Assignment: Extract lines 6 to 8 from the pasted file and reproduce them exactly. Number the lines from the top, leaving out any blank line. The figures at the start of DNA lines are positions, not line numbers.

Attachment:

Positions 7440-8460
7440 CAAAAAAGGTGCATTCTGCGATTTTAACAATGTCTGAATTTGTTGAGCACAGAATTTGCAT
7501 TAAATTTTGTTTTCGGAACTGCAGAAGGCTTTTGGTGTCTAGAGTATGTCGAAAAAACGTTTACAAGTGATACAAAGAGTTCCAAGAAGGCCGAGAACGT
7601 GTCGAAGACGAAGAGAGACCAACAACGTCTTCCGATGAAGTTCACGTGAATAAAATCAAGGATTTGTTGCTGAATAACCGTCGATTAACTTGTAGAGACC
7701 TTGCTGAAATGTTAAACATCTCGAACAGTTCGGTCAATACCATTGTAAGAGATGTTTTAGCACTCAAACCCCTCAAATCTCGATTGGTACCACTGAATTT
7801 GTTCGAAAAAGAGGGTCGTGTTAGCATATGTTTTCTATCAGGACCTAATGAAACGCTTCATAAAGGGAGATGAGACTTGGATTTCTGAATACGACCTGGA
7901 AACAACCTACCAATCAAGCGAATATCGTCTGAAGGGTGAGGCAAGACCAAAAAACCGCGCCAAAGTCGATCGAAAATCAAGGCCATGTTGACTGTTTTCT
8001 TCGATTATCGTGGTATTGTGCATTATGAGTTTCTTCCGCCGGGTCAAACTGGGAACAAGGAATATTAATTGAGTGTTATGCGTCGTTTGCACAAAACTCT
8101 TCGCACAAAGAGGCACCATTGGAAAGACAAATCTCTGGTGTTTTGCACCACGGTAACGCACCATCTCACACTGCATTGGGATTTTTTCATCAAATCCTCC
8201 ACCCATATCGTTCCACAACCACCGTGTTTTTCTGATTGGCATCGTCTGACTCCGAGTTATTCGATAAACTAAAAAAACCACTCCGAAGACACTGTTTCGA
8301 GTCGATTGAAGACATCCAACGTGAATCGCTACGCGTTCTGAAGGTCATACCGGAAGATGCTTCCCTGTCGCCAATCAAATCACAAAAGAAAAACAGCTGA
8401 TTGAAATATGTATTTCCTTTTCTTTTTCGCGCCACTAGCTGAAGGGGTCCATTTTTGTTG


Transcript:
7801 GTTCGAAAAAGAGGGTCGTGTTAGCATATGTTTTCTATCAGGACCTAATGAAACGCTTCATAAAGGGAGATGAGACTTGGATTTCTGAATACGACCTGGA
7901 AACAACCTACCAATCAAGCGAATATCGTCTGAAGGGTGAGGCAAGACCAAAAAACCGCGCCAAAGTCGATCGAAAATCAAGGCCATGTTGACTGTTTTCT
8001 TCGATTATCGTGGTATTGTGCATTATGAGTTTCTTCCGCCGGGTCAAACTGGGAACAAGGAATATTAATTGAGTGTTATGCGTCGTTTGCACAAAACTCT